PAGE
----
More on social mobility (or its lack)

My last post was about a review I had read in a recent Economist, of a book called “The Sons also Rise”, by Gregory Clark.

The author uses surnames to track social mobility in different societies through history. His conclusion is that there is very little social mobility,

I said in my last post that this doesn’t seem to tie in with a lot of historical evidence, especially for ruling classes. Elite families seem to have a comparatively short endurance, in terms of generations – and that seems to be true for most societies in history.

Another thing about the book review in the Economist, was that it seemed to suggest that the author argues that elites keep their status due to their members’ intrinsic cleverness.

If the author is indeed arguing this, this is something that he really will have to work hard to convince a reader like myself about. It seems very clear to me that what history really shows is that elite families keep their footing within whatever ruling class they belong to through using their positions to give them privileged access to social assets denied to other members of society.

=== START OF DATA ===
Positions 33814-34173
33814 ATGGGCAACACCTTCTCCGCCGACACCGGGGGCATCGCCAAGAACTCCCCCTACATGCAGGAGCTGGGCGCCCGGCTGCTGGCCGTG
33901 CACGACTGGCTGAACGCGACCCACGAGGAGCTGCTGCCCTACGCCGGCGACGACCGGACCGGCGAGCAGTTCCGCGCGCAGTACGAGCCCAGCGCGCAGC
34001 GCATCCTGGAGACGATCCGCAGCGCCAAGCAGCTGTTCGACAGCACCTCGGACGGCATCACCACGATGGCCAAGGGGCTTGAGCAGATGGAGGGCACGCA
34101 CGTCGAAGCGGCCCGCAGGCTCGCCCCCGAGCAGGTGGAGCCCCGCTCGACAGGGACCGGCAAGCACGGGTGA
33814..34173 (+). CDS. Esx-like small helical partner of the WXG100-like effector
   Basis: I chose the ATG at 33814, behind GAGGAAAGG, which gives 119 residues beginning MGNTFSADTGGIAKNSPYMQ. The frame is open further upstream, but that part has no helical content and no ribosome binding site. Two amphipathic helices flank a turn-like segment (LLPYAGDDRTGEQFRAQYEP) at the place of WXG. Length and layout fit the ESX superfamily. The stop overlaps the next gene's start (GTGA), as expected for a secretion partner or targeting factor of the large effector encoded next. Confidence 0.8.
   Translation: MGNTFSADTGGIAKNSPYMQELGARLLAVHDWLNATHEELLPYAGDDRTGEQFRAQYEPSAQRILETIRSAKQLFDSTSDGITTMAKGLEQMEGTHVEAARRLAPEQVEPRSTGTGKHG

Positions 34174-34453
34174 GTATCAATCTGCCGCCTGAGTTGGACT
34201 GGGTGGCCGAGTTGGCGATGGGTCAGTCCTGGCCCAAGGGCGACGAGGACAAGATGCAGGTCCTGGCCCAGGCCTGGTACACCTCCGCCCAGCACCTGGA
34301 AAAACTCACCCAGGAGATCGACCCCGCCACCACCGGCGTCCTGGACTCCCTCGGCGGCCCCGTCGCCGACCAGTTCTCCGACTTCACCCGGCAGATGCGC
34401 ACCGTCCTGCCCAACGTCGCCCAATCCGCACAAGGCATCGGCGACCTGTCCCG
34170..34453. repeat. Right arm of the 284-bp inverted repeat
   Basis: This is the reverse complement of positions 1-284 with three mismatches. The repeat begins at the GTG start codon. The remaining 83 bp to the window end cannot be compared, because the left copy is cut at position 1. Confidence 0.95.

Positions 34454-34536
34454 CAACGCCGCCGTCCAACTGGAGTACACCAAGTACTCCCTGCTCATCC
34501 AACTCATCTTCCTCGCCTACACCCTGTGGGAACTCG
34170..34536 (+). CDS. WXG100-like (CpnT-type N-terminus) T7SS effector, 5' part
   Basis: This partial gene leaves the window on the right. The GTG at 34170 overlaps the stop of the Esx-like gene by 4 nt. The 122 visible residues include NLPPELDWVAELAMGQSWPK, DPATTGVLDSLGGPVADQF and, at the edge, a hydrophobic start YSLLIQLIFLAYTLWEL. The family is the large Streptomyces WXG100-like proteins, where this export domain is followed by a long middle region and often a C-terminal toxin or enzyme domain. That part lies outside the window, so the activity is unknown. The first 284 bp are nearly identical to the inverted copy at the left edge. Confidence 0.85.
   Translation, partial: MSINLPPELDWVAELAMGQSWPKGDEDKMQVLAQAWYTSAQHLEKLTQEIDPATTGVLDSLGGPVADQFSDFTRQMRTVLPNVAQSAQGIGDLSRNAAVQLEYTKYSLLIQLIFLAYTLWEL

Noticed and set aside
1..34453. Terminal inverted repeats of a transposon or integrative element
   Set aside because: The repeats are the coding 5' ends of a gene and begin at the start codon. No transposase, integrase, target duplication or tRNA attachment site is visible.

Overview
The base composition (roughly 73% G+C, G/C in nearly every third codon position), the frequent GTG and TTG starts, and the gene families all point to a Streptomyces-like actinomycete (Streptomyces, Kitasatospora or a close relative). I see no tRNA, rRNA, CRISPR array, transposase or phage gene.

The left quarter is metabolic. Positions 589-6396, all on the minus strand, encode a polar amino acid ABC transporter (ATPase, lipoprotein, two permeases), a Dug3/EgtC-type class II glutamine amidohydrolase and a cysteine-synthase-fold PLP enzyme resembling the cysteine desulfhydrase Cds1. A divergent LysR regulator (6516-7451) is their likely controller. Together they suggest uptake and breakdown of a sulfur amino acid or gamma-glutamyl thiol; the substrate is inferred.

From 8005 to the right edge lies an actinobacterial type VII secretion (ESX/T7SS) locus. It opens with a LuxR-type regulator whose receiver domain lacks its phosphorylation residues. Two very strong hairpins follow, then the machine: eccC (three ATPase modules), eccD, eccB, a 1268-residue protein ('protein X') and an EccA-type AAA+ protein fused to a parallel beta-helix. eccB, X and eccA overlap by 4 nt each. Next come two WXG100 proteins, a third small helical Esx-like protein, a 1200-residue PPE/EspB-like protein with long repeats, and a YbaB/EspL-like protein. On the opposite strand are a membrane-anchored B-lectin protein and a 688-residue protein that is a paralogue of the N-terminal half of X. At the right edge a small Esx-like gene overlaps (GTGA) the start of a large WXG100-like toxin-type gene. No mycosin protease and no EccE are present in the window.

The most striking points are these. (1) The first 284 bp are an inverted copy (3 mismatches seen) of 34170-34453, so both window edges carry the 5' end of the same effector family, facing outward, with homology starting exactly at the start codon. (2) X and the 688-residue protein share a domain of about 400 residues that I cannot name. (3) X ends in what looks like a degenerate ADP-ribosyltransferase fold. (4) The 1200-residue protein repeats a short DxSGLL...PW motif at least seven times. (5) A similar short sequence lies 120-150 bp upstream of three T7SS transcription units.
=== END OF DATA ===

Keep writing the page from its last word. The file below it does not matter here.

So, for example, in England, elite families have traditionally sent their children to public schools, where they gain a first class education: an education which is not just about developing academic capabilities, but is also aimed at instilling a range of intangible social advantages: self-confidence, the ability to express oneself in an articulate way, a certain disciplined competitiveness. Many pupils then go on to Oxford and Cambridge, which consolidates these advantages and gives the students an expectation of success in their future careers. Further back in time, the influence of family contacts (including downright nepotism) gave elite families a huge advantage when it came to careers in government, military, the law and certain areas of finance and commerce. And scholars have clearly shown that, the higher social rank an individuals’ family enjoyed, the higher rank he was likely to achieve in his chosen field. In the Royal Navy, for example, admirals at the time of Nelson tended to come from aristocratic rather than mere gentry backgrounds.

Anyhow, as I said last week, I will be very interested to read this book – and as I also said, I’ll read it with an open mind (honestly!). Anyhow, I’ll keep you posted. It’s a subject that I find fascinating.


By Peter Britton